Our Priorities

Medical-Cannabis-In-Utah.jpg

Twenty-three states and the District of Columbia have enacted effective medical cannabis laws. These laws, where they have been fully implemented, are working well and protecting people with severe illnesses and symptoms. An overwhelming majority of Utahns and many prominent religious and medical organizations support seriously ill patients’ right to use medical cannabis without risking arrest and imprisonment. 

What we are proposing is to establish a comprehensive medical cannabis program here in the State of Utah. This program would allow doctors and patients to explore additional treatment options for specific symptoms associated with chronic illness or disease. Such a program would include heavily-regulated facilities to cultivate, produce, and dispense medical cannabis for those with a recommendation from their physician. We have established ten key values that guide our decision-making about a medical cannabis program. To learn more about the status of medical cannabis research visit our cannabis medical research center

Our 10 Values for Medical Cannabis Legislation in Utah. 

1) Whole Plant Access
Without whole plant access, patients with unique needs and circumstances will be left out and unable to access the relief they need. Various forms of ingestion are well documented to lead to different treatment options, oil and extract-only legislation would leave out many patients.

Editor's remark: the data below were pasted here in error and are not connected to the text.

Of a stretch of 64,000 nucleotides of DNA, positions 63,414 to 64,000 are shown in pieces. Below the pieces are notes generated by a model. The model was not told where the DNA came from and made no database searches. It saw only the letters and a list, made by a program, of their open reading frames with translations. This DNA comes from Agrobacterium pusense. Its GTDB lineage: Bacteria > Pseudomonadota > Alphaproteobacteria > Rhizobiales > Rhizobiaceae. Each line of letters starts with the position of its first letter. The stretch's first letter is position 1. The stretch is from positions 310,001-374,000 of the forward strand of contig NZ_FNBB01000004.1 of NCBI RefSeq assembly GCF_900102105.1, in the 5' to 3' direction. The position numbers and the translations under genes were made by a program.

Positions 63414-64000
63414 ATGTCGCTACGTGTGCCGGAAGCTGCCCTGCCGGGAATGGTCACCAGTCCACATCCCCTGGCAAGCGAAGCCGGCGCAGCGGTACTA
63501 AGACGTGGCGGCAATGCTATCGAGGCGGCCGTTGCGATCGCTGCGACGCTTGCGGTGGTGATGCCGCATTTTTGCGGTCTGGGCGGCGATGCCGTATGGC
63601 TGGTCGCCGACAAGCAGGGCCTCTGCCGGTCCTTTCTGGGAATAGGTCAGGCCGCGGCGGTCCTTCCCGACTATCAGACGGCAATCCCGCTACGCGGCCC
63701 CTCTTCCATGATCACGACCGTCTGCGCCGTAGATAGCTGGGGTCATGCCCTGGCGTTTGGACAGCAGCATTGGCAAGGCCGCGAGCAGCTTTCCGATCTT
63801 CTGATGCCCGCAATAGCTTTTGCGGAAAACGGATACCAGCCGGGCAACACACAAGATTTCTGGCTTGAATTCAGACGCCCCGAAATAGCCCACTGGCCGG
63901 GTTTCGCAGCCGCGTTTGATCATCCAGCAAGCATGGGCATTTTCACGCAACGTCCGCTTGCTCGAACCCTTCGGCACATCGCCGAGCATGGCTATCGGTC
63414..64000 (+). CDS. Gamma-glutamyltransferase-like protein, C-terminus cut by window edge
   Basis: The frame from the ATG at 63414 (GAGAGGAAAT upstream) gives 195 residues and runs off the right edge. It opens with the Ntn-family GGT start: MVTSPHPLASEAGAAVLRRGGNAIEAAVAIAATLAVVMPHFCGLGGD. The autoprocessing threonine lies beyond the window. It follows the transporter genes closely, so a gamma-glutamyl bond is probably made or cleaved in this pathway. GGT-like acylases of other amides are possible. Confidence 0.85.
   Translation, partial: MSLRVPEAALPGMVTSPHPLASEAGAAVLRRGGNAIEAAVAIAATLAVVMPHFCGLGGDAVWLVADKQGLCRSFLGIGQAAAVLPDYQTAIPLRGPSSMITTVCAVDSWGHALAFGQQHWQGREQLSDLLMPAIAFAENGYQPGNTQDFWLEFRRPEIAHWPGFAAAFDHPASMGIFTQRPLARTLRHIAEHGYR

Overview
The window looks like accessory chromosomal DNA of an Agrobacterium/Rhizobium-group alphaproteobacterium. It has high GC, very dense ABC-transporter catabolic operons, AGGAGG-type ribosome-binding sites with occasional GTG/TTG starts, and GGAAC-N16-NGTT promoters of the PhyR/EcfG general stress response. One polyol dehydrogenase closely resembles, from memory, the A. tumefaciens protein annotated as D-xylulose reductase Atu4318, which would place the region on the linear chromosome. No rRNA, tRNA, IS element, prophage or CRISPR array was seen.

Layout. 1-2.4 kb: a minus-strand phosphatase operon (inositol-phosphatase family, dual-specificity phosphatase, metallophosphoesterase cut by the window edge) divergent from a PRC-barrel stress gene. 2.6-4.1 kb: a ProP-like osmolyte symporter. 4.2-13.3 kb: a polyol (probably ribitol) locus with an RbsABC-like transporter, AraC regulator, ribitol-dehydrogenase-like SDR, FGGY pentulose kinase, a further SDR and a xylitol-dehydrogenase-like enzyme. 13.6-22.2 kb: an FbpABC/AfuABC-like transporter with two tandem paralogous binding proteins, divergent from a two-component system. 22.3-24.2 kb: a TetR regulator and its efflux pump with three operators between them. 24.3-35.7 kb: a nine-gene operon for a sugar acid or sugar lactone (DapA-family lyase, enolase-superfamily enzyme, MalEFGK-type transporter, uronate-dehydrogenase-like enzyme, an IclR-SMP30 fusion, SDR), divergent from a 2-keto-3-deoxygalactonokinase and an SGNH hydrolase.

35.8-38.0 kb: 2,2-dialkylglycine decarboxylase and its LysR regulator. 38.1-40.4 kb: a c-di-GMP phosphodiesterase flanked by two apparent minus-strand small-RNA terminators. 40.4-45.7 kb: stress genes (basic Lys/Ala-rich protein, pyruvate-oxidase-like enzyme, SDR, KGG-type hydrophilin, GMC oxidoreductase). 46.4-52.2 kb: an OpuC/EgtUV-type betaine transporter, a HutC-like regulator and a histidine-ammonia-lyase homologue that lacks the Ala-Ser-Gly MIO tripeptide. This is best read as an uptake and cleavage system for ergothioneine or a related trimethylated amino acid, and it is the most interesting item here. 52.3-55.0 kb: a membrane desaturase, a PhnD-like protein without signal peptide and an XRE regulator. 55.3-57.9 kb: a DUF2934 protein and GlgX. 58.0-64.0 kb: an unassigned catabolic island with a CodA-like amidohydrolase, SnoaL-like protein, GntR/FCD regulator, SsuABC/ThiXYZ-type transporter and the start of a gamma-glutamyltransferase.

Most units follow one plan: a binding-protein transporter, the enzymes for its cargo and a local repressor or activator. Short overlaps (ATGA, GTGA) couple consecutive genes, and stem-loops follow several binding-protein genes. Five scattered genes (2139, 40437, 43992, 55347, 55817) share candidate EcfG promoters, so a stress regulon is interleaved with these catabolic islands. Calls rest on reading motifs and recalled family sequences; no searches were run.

2) Program Affordability
Many other states have created programs that are simply not affordable meaning that patients are priced out of legitimate markets.

3) Fair Program Eligibility
Without a proper mechanism for program qualification, those with rare conditions risk being left out.

4) Reasonable Geographic Access
Without providing for adequate geographic access, patients in rural areas risk losing the ability to access the program safely.

5) State-Issued Patient Identification
Without a proper, government-issued form of identification, law enforcement will be unable to discern between program participants and those who are not participants.

6) Protection of Civil rights and Liberties
Over-reaching tracking or database style tracking of patients leaves private, vital information at risk of breach and violation. Patients with children should be protected from legal action as long as they adhere to the spirit of the law and obey the standards of the program.

7) No Medication Tax
Utahns have long understood that it is inappropriate to tax medication. Since medical cannabis will be recommended by a physician, it should be treated like all other medications.

8) A Safe Pathway to Access
Access to the program should be determined by a patient and their physician. Ensuring that youth remain protected from exposure to cannabis unless they are a program participant should be a priority of any program.

9) Quality and Safety Controls
Safety and quality testing should be built into the program to ensure that patients are not being subjected to unsafe and untested cannabis.

10) Safe Banking System
A safe and secure banking and finance system must be established. Cash-only and overly complicated systems leave patients and the industry susceptible to criminal activity